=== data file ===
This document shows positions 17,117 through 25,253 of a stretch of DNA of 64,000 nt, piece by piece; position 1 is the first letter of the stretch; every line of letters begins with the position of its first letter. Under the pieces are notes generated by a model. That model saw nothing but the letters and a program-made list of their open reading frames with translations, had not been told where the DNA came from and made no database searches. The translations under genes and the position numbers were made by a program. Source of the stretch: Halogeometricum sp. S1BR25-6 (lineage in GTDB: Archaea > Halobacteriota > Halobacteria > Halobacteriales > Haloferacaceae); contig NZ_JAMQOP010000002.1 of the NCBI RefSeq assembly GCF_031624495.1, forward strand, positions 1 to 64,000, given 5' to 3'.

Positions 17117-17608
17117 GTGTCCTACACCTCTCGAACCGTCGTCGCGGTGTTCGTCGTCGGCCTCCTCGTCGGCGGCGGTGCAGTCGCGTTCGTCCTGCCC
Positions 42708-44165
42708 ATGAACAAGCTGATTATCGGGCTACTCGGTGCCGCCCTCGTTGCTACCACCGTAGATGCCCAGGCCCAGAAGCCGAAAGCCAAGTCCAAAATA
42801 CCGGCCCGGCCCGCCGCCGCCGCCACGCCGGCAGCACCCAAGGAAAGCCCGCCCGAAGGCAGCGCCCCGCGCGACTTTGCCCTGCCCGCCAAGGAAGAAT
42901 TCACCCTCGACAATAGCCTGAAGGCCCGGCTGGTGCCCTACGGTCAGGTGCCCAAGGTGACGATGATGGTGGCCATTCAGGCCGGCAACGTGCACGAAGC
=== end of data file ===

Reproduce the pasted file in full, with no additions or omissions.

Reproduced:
This document shows positions 17,117 through 25,253 of a stretch of DNA of 64,000 nt, piece by piece; position 1 is the first letter of the stretch; every line of letters begins with the position of its first letter. Under the pieces are notes generated by a model. That model saw nothing but the letters and a program-made list of their open reading frames with translations, had not been told where the DNA came from and made no database searches. The translations under genes and the position numbers were made by a program. Source of the stretch: Halogeometricum sp. S1BR25-6 (lineage in GTDB: Archaea > Halobacteriota > Halobacteria > Halobacteriales > Haloferacaceae); contig NZ_JAMQOP010000002.1 of the NCBI RefSeq assembly GCF_031624495.1, forward strand, positions 1 to 64,000, given 5' to 3'.

Positions 17117-17608
17117 GTGTCCTACACCTCTCGAACCGTCGTCGCGGTGTTCGTCGTCGGCCTCCTCGTCGGCGGCGGTGCAGTCGCGTTCGTCCTGCCC
Positions 42708-44165
42708 ATGAACAAGCTGATTATCGGGCTACTCGGTGCCGCCCTCGTTGCTACCACCGTAGATGCCCAGGCCCAGAAGCCGAAAGCCAAGTCCAAAATA
42801 CCGGCCCGGCCCGCCGCCGCCGCCACGCCGGCAGCACCCAAGGAAAGCCCGCCCGAAGGCAGCGCCCCGCGCGACTTTGCCCTGCCCGCCAAGGAAGAAT
42901 TCACCCTCGACAATAGCCTGAAGGCCCGGCTGGTGCCCTACGGTCAGGTGCCCAAGGTGACGATGATGGTGGCCATTCAGGCCGGCAACGTGCACGAAGC